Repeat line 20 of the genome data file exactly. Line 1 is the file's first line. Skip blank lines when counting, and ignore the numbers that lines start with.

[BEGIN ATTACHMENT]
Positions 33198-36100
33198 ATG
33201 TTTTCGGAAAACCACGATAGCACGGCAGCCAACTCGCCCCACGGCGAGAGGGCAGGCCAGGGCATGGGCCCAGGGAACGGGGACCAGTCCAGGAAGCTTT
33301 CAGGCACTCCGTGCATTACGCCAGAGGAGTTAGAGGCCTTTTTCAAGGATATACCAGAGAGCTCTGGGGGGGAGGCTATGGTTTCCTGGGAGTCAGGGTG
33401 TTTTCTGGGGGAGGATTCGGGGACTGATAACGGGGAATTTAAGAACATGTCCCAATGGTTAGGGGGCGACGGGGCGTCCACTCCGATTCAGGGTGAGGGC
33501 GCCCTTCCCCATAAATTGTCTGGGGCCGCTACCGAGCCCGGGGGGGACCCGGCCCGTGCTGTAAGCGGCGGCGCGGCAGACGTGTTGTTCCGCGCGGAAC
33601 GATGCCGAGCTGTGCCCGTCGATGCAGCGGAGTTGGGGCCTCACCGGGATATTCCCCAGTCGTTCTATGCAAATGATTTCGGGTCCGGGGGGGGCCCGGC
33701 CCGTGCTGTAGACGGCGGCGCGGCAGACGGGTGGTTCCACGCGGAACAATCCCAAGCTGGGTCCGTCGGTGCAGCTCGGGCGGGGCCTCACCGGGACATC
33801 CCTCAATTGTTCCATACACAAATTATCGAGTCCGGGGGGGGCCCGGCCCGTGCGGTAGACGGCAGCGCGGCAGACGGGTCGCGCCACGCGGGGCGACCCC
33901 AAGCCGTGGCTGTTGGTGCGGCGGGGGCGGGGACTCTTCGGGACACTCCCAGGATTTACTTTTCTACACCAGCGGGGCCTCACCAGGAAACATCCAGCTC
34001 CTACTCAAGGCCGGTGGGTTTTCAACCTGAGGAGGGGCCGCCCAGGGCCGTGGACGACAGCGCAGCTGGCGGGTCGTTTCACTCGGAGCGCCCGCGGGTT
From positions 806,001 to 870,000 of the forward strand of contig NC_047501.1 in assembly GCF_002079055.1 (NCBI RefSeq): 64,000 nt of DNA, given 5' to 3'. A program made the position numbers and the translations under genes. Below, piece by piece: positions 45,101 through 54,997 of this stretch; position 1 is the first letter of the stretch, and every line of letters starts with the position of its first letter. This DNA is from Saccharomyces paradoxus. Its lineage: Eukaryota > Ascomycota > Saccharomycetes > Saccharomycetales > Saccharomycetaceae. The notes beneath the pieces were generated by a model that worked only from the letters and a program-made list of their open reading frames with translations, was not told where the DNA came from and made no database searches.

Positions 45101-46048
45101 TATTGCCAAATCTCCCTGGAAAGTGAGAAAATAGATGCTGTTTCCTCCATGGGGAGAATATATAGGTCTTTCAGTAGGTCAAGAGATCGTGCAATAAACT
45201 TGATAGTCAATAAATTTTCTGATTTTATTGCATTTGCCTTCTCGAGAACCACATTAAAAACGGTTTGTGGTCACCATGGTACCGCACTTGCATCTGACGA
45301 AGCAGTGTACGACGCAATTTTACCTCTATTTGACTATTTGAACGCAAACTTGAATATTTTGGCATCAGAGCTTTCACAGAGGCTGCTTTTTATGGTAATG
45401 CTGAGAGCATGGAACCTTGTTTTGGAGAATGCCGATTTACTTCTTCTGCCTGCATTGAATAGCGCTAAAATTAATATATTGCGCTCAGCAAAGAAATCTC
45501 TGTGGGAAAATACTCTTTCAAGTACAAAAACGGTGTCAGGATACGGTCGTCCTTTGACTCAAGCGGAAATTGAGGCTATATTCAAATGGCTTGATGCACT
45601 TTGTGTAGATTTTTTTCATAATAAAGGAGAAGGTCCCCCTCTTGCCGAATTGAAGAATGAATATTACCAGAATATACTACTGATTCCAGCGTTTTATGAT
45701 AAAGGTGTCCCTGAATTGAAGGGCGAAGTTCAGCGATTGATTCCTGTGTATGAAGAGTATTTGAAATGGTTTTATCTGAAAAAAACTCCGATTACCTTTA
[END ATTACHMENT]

45701 AAAGGTGTCCCTGAATTGAAGGGCGAAGTTCAGCGATTGATTCCTGTGTATGAAGAGTATTTGAAATGGTTTTATCTGAAAAAAACTCCGATTACCTTTA